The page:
Incredible Cashew Nut Benefits!

By: Nutrition Expert- Vidula Kozarekar, Mumbai.

Email id: vidula708@gmail.com

Cashew was introduced in to Nigeria by the Portuguese traders around the 16th century (1). The evergreen cashew tree is economically grown for its apple, nut and wood. The nut is a c-shape hangs at the bottom of the cashew apple which is conically shaped. The kernel is the edible portion which is widely eaten as a snack-food, desert nut or as an ingredient for confectioneries and bakery products (2), (3).

Nutritional Profile:

Cashew nuts are considered to be one of the most nutritious foods in the world despite being rich in calories and low in fibre as they are packed with healthy fats, vitamins, and antioxidants. They contain many essential fatty acids that are beneficial for the body (4).

One ounce (28.3 g) of cashew nuts contains 157 calories, 8.5 g of carbohydrates, 5.1g of protein, 12.4 g of fat, 0.3 mg of vitamin E, 9.5 mcg of vitamin K, 0.1 mg of vitamin B6, 10.4 g of calcium, 3.4 mg of sodium, 187 mg of potassium, 83 mg of magnesium, and 7 µg of folate.

Potential Health Benefits:

  • Improves Heart Health

Not all fats are bad for you, and some types of fat can actually help your heart health.

Cashews contain heart-healthy monounsaturated fats, including oleic and palmitoleic acids. These are essential fatty acids that have been associated with lower levels of unhealthy LDL cholesterol and higher levels of healthy HDL cholesterol. As a result, consumption of the monounsaturated fats in cashews is associated with decreased risk of cardiovascular disease (5).

  • Good Source Of Versatile Copper

Cashews Provide Nearly 100 Percent of Your Recommended Daily Copper Intake Copper is a trace mineral that we get in very small amounts, mostly from animal sources such as crab, mussels, liver and oysters. The presence of copper is required for a variety of physiological reactions in the body, including reactions needed for energy production, the metabolism of iron, and neurotransmission. Failure to get enough copper has been associated with poor immune system functioning; higher risk of cardiovascular disease; increased risk of neurodegenerative diseases, such as Alzheimer’s or Parkinson’s; and impaired bone health (6), (7).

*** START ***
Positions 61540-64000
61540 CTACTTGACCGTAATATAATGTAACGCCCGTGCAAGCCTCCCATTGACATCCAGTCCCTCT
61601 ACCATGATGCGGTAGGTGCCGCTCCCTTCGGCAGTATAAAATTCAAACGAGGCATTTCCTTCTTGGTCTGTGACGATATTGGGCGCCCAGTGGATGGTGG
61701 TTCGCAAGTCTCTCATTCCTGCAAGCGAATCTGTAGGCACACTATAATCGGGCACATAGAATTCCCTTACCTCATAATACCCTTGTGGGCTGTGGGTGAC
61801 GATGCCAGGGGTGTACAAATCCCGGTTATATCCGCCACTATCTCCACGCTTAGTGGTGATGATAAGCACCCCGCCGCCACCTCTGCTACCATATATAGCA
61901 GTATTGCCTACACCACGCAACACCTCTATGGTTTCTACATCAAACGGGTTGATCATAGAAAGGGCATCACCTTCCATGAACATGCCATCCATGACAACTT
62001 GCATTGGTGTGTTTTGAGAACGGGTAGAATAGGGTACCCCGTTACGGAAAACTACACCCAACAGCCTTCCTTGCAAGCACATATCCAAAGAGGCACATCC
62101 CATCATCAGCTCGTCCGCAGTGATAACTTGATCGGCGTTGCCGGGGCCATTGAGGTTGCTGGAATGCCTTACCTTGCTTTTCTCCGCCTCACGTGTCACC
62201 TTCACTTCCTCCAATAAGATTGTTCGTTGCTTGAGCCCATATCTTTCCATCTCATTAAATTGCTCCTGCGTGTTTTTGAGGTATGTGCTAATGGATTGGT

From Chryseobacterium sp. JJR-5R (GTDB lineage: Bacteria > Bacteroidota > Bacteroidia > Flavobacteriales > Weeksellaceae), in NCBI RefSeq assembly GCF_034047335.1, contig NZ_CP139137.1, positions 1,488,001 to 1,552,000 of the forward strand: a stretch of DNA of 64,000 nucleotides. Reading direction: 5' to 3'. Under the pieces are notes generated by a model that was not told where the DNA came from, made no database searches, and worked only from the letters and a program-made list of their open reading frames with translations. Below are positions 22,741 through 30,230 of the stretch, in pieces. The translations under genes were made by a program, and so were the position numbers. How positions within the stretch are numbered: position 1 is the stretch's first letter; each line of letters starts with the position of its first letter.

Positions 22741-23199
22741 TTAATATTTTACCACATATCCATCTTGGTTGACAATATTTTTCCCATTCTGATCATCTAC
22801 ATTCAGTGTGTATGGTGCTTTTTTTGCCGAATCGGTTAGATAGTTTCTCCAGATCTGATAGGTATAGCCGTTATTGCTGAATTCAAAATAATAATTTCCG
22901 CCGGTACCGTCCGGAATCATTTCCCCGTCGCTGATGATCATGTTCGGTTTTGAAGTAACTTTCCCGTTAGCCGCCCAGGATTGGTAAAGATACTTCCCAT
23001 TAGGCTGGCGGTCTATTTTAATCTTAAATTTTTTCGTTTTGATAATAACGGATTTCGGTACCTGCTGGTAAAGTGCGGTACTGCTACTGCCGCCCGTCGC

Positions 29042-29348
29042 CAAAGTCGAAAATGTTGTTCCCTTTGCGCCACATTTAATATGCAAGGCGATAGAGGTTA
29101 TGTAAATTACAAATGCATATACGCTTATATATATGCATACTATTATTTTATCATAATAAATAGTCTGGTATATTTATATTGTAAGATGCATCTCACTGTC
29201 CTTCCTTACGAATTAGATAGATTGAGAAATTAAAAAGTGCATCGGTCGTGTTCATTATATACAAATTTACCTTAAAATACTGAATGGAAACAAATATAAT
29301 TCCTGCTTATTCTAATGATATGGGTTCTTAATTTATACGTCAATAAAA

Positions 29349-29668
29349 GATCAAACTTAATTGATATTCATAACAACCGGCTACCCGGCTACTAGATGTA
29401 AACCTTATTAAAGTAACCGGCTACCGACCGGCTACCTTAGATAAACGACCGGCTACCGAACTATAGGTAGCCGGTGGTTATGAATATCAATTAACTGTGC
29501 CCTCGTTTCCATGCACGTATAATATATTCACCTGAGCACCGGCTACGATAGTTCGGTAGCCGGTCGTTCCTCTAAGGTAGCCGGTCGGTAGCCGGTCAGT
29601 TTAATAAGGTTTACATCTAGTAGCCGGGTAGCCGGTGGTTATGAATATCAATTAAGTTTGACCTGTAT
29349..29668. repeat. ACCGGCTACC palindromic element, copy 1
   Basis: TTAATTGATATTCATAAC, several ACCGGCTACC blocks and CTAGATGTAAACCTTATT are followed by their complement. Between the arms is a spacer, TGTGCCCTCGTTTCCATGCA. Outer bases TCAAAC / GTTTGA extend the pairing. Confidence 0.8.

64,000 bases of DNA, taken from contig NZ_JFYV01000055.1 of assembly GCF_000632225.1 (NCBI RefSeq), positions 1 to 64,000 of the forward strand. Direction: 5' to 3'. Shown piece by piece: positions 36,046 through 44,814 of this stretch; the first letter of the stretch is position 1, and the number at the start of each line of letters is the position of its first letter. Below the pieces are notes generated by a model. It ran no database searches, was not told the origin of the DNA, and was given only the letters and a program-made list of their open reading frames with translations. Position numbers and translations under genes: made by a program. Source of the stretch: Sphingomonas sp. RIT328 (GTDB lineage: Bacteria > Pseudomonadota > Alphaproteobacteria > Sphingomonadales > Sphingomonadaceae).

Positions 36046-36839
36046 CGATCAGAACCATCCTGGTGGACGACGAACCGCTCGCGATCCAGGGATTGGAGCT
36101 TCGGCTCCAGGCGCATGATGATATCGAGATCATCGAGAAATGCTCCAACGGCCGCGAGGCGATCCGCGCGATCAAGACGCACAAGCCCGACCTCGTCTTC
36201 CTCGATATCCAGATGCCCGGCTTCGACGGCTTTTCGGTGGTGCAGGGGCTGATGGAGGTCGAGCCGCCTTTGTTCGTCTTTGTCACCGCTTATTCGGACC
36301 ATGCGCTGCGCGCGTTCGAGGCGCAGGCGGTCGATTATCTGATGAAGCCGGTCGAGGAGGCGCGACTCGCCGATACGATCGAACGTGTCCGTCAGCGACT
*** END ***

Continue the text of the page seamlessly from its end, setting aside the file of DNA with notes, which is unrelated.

• Improve Immune System

In addition to containing high amounts of copper, cashews are a great source of zinc. Failing to get enough zinc compromises your immune system functioning, since this mineral is important for the development of immune system cells, production of antioxidant enzymes and activity of immune system regulators. Each 1-ounce serving of cashews provides 1.6 mg of zinc, helping you advance toward your recommended daily target of 11 mg for men and 8 mg for women (6), (7).

  • Antioxidant Properties

Cashew nuts also contain significant amounts of total antioxidants. Alkyl phenols are found in abundance in cashews. A study found that; Cashew nut fibre along with CNSL (Cashew Nut Shell Liquid), both of which contain high contents of anacardic acids, could be better utilized in functional food formulations and may represent a cheap source of cancer chemo preventive agents (8).

  • Lowers The Risk Of Gallstones